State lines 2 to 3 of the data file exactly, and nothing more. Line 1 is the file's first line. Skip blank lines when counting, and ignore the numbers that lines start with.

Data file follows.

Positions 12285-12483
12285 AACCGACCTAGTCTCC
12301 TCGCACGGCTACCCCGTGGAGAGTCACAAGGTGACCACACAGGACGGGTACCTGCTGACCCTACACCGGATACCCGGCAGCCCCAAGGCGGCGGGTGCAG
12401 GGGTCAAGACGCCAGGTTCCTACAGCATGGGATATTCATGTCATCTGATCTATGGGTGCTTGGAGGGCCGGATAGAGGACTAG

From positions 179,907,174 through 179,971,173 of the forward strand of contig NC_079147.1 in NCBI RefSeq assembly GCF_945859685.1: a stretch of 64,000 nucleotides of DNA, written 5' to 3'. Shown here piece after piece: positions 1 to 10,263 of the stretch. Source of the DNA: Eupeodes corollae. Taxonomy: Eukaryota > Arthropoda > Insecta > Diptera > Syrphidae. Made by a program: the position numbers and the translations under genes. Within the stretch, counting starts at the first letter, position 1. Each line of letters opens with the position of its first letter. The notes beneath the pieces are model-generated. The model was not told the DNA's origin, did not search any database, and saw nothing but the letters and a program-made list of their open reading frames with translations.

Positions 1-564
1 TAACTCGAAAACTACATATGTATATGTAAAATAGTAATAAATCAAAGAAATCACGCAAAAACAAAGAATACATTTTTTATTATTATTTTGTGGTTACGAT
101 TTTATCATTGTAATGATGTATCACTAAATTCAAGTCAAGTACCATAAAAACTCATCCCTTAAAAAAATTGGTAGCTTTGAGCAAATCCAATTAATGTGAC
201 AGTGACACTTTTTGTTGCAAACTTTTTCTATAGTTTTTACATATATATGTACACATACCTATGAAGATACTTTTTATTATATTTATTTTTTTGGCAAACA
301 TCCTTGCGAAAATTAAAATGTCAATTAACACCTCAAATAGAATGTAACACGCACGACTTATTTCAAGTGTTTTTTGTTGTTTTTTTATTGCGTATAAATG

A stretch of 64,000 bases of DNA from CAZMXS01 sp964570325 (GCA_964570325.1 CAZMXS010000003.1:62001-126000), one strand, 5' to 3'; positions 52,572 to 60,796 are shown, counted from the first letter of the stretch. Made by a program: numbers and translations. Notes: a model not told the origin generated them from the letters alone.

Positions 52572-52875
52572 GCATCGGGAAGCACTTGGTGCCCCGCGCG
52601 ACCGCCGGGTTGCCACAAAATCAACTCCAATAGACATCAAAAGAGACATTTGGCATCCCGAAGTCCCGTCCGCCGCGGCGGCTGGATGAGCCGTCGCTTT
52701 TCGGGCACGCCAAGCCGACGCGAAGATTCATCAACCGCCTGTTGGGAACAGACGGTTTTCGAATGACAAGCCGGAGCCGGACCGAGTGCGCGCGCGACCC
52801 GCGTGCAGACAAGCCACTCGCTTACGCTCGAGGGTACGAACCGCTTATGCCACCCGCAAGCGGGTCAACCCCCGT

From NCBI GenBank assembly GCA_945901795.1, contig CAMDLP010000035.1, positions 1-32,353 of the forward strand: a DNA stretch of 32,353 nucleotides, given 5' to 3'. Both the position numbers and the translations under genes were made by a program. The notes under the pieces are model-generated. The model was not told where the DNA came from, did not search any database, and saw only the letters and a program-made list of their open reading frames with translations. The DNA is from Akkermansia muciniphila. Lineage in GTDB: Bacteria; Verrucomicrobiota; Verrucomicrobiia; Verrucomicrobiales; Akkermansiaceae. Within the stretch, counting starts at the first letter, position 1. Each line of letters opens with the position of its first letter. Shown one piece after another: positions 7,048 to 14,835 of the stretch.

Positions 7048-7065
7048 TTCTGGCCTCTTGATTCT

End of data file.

12285 AACCGACCTAGTCTCC
12301 TCGCACGGCTACCCCGTGGAGAGTCACAAGGTGACCACACAGGACGGGTACCTGCTGACCCTACACCGGATACCCGGCAGCCCCAAGGCGGCGGGTGCAG